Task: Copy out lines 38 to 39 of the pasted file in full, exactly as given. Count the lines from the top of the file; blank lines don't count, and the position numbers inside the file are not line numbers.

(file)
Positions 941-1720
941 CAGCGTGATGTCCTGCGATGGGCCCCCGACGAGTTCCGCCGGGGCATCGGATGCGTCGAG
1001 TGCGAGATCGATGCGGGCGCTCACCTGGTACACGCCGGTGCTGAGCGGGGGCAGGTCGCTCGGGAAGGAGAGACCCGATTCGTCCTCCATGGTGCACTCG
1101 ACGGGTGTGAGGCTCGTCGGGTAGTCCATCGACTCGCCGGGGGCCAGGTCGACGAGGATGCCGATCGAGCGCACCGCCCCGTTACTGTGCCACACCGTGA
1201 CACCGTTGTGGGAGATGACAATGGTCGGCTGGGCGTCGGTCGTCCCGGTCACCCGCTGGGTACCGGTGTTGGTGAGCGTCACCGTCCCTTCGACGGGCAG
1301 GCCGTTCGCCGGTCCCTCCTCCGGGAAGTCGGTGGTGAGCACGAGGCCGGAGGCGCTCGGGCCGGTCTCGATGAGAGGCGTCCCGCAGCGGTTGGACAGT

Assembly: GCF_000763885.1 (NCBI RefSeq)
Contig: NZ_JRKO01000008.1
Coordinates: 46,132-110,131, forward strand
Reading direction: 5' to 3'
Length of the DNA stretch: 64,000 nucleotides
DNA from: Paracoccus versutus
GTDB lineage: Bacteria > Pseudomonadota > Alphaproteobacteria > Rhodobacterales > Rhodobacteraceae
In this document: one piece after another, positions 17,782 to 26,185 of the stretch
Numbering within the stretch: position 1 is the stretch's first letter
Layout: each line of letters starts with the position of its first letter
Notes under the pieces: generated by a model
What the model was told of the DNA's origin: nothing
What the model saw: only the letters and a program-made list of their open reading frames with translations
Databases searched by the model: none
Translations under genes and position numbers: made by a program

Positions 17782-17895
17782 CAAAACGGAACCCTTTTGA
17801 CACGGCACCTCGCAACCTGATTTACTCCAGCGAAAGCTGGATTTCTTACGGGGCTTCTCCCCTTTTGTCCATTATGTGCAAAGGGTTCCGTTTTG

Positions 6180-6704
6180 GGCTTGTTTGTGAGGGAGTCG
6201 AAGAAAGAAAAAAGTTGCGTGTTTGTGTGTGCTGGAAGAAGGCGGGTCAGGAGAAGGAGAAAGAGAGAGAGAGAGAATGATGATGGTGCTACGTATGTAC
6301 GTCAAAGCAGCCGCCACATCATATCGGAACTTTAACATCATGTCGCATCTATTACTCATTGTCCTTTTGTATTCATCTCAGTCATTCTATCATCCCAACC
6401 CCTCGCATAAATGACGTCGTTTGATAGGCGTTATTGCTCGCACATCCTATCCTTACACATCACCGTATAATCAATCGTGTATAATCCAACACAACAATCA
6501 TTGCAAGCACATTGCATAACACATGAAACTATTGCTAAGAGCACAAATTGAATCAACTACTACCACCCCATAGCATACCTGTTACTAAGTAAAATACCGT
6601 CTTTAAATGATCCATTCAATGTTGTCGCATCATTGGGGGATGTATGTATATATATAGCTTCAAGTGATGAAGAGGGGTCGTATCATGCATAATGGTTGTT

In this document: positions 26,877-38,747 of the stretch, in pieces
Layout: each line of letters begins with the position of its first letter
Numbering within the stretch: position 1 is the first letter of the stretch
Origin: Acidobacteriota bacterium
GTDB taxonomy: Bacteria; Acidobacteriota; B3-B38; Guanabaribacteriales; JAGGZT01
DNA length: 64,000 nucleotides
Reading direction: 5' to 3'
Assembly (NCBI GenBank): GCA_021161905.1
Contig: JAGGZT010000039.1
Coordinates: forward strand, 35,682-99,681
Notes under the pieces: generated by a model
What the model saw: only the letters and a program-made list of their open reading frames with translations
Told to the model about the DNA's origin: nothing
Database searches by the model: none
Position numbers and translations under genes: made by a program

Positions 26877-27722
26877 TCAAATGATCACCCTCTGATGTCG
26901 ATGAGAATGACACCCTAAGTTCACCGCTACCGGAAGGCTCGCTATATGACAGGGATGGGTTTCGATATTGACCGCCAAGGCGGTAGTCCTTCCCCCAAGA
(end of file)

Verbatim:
Reading direction: 5' to 3'
Assembly (NCBI GenBank): GCA_021161905.1